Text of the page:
Women tell crap jokes. That’s the view of the multitude of fans of the Facebook page “The Women on Mock the Week make the crappiest jokes ever”. Since Mock the Week (BBC/Angst Productions) began in 2005, less than one in ten of the guests have been female (45 women across 77 shows). Is fear stopping them? Is the BBC not booking them? Or… are we just not funny?
A recent report (31 January 2012) by the Creative Diversity Network (CDN) expresses concern over the lack of woman in certain programme genres at the BBC. Panel shows were singled out as the type of programme where viewers are treated to what the report calls “token women”.
On the UK’s stand up circuit only around 10% of performers are female so Mock the Week’s profile is actually in line. Nearly 60% of the TV audience for Live at the Apollo (BBC/Open Mike) is female but the only female comedians that have ever taken part are Sarah Millican, Shappi Khorsandi, Andi Osho, Joan Rivers and Jo Brand. Maybe audiences don’t care.
Miranda Hart, Sarah Millican and Shappi Khorsandi are three of the UK’s best female performers. One thing they have in common is that their humour is frequently self-deprecating; Miranda talks about how it feels to be so tall (must be awful!), I know Sarah’s exact dress size and Shappi pulls on her Iranian heritage for laughs. Her autobiography is titled “A Beginner’s Guide to Acting English”. Is this humour just too depressing for the BBC’s mass audience?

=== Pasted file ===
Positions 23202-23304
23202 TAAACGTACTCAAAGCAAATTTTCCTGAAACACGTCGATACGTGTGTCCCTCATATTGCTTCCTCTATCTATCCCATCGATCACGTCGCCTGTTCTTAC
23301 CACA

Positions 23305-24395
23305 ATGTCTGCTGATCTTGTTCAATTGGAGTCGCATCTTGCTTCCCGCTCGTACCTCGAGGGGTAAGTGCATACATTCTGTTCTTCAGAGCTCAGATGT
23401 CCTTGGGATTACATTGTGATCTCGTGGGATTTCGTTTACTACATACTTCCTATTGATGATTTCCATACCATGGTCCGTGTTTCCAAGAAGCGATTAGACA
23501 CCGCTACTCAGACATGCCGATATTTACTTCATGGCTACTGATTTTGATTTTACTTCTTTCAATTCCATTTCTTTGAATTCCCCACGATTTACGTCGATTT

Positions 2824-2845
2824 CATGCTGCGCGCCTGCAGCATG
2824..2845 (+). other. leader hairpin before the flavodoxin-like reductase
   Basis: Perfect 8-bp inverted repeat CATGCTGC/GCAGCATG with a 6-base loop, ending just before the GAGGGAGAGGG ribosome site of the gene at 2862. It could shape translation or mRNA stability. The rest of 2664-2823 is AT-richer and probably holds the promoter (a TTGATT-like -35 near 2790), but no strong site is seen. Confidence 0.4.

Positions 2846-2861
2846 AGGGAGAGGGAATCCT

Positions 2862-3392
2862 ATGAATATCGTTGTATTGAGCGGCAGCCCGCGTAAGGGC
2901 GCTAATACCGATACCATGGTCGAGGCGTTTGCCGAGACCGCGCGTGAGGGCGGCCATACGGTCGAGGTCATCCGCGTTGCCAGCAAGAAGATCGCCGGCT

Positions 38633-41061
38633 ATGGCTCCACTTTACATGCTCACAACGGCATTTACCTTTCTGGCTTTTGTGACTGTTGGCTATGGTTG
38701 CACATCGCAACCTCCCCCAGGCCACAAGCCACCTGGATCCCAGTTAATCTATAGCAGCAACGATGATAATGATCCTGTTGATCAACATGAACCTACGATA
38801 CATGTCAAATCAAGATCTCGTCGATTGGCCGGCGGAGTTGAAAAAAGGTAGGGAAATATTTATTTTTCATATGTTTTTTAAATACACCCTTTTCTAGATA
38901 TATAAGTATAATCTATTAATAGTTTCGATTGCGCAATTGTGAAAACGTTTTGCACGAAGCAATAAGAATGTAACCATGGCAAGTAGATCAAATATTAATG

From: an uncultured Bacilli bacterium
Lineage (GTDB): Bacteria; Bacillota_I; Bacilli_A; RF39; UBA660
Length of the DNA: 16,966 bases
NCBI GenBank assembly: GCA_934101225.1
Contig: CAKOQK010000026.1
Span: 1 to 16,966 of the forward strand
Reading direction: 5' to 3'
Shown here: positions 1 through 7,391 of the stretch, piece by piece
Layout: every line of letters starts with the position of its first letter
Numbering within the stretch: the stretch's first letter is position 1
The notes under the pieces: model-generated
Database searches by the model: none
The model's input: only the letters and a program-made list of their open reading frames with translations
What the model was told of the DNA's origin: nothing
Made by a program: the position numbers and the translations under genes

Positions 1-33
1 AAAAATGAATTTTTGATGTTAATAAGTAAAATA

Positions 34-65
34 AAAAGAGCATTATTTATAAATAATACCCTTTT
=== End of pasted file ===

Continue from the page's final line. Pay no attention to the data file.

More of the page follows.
I would argue that the BBC are actually supporting female comics. Miranda’s sitcom will return for a third series later in 2012 and BBC2’s six-part comedy talk show The Sarah Millican Show was recently shot at MediaCityUK.
Last week new sketch show Watson & Oliver (BBC/Popper) launched on BBC2 starring two relatively unknown female comics. The BBC didn’t introduce these performers to audiences, instead they were commissioned for a six-part series. I admire the BBC for showing their support for the performers but they would never have done this with an unknown male comedian and the move felt like they were ticking a diversity box. The sketch show itself has Wills and Kate and playboy bunny jokes but lost me in the first sketch when one of the performers forgets her trousers and turns up on stage in pink knickers. The ratings agreed.
Thanks for the positive discrimination BBC, but your all or nothing attitude left us with a good comic in her underwear. If ratings don’t improve then these comics won’t return and again the BBC will be accused of not supporting women. Women are funny and can perform in panel shows given the chance, just don’t make us do a full six part series in our knickers to earn the right. Genuine female comic talent is out there. At least so say the 12,820 Facebook users who like the page “Miranda Hart is, what I call, hilarious”.